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Iowans sending turkeys for pardoning

By Staff | Nov 21, 2008

Farm News news editor

ELLSWORTH — Each Thanksgiving, the U.S. president ceremonially pardons a turkey in the Rose Garden, at the White House in Washington, D.C.

This year, the subject bird will come from Iowa, and particularly a bird that has been raised in Hamilton County.

A pair of turkeys has been carefully selected from Circle Hill Farms, one of several turkey producers in the county, all growing birds for West Liberty Foods, which supplies most of the turkey needs for Subway restaurants.

Two birds are chosen in event something happens to one of them in transit. The pardon is actually a real one, not just ceremonial, noted Nathan hill, one of the primary interest holders of Circle Hill Farms, along with his father, Paul Hill and brother-in-law Noel Thompson.

This is the 61st year that the official Thanksgiving Day bird has been provided by the National Turkey Federation. It's also the 60th anniversary that the Hill family has been in turkey production.

“While (the birds) are in Washington, on the same day and at the same time, their contemporaries will be at West Liberty’s processing plant,” Hill said.

The Iowa birds were chosen because Paul Hill serves as chairman of the National Turkey Federation’s executive board. “It’s a perk of the chairman to send the turkey to the president,” Paul Hill said.

The actual candidate birds were grown on Nathan Hill’s farm. A total of 13 birds were selected, all of them Hybrids, although Circle Hill Farms also raised Nicholas turkeys as well. Over the past several weeks, the 13 birds have been separated to their own pens and Nathan Hill started working with them, to get them accustomed to being around people, handled and to sit quietly on a table.

Disney sent music tapes to be played for the birds in their enclosures to get the birds accustomed to a lot of sounds.

When asked why Disney sent the music, the hills explained that after the presidential pardoning ceremony, the birds and the family would fly first class, at Disney’s expense, to Disneyland in Anaheim, Calif., where the birds will be grand marshals of the Thanksgiving Day parade. Following the parade, the birds will be taken to FontierLand’s Big Thunder Mountain in the Magic Kingdom, where they will be retired and live out a natural life.

The birds currently are 20 weeks old and weigh 42 pounds.

Paul Hill said it is a privilege to send the official Thanksgiving Day bird to the president.

“This is designed to showcase the turkey and to highlight the turkey federation and its animal welfare practices. There’s also a focus on the health in turkey meat.”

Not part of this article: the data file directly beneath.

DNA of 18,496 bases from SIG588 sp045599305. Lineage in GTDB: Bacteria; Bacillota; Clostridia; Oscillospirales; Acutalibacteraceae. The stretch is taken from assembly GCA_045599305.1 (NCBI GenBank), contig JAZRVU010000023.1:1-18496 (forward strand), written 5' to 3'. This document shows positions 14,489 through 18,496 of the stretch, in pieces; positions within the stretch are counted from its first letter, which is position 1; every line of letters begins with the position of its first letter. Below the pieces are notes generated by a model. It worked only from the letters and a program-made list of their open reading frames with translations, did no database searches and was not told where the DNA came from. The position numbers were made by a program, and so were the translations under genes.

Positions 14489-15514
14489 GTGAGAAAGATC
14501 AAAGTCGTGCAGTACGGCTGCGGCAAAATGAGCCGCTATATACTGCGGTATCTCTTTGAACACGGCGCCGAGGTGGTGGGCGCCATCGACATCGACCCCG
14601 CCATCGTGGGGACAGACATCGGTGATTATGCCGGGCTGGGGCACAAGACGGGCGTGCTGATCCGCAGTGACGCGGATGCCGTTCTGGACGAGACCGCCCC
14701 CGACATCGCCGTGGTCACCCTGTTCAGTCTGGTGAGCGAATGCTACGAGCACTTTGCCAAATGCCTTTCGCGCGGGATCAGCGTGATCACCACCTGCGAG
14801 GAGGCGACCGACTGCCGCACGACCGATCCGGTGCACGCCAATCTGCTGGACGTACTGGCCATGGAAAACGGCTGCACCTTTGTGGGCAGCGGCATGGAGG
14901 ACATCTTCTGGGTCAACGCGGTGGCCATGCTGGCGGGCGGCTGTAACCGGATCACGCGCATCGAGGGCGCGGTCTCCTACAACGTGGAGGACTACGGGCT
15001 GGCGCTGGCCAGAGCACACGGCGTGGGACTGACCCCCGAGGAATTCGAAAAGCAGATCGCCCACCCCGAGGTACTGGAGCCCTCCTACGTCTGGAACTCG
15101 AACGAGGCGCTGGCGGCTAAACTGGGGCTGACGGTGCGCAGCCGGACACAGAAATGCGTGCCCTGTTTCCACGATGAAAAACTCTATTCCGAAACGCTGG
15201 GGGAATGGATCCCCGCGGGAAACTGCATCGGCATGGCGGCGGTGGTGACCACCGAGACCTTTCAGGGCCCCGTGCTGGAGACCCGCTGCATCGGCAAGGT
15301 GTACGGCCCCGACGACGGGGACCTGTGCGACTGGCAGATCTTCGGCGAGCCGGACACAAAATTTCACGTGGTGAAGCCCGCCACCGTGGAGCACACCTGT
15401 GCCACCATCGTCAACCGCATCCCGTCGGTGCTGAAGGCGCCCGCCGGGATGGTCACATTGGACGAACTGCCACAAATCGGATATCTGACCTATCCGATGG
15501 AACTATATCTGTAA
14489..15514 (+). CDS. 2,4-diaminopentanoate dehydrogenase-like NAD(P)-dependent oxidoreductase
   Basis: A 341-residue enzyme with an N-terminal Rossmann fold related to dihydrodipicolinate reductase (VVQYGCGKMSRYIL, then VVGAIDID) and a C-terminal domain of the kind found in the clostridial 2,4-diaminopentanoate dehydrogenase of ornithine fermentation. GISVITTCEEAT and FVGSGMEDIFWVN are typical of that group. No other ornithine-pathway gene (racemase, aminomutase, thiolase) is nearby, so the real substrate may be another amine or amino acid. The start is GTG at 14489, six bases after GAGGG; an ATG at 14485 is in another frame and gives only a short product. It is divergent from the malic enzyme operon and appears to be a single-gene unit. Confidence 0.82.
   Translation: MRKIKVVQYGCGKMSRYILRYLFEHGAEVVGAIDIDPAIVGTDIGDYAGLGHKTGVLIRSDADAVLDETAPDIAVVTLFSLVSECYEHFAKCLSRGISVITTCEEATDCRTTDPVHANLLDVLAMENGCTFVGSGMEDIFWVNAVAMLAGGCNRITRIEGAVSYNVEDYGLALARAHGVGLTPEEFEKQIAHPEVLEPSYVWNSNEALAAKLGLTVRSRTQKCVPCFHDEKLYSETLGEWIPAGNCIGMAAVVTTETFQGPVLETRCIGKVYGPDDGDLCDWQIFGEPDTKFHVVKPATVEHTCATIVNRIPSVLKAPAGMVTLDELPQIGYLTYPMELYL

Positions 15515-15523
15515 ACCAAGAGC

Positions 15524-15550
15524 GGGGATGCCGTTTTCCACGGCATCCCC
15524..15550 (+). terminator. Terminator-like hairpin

Although there are several large corporations who vie for their share of the turkey industry market, Hill said, that for this event, “It’s important that we keep our individual brands deep within ourselves and show off the industry.”

Traditionally, the birds are to get named by the president. The Hill families have sent in possible names such as Sub and way, Cy and Hurkey, Food and Freedom. The family also joked of sending in Bail and Out, but thought better of it. The president will make the official name. Last year’s birds, from Indiana, were called May and Flower.

Paul Hill is the sixth Iowan to be selected to send the presidential bird, in the 61 years that presidents have pardoned birds, dating back to Harry Truman. It’s been 20 years since the last bird came from Iowa.

The Hill family members will fly to Washington, D.C. next week and be housed at the luxury Willard Hotel, across the street from the White House. The two turkeys will be transported in the back of a minivan in free-range style and will also stay at the Willard Hotel.

Circle Hill Farms is a 1,600-acre family corporation. They market 700,000 turkeys annually, all were sold to West Liberty Foods. All of the turkeys are owned by Circle Hill Farms.

The family operation got its start in 1948. Paul’s father, Hubert, raised 1,000 birds that first year “and didn’t make any money,” Paul Hill noted. But the next year he raised another 1,000 turkeys and made $10 on each. “But that’s the way the turkey business has always been,” Paul Hill said.

Mary and Paul Hill took over the operation in 1967, which has gradually grown into the three-farm family corporate entity it is today.

Contact Larry Kershner at kersh@farm-news.com.

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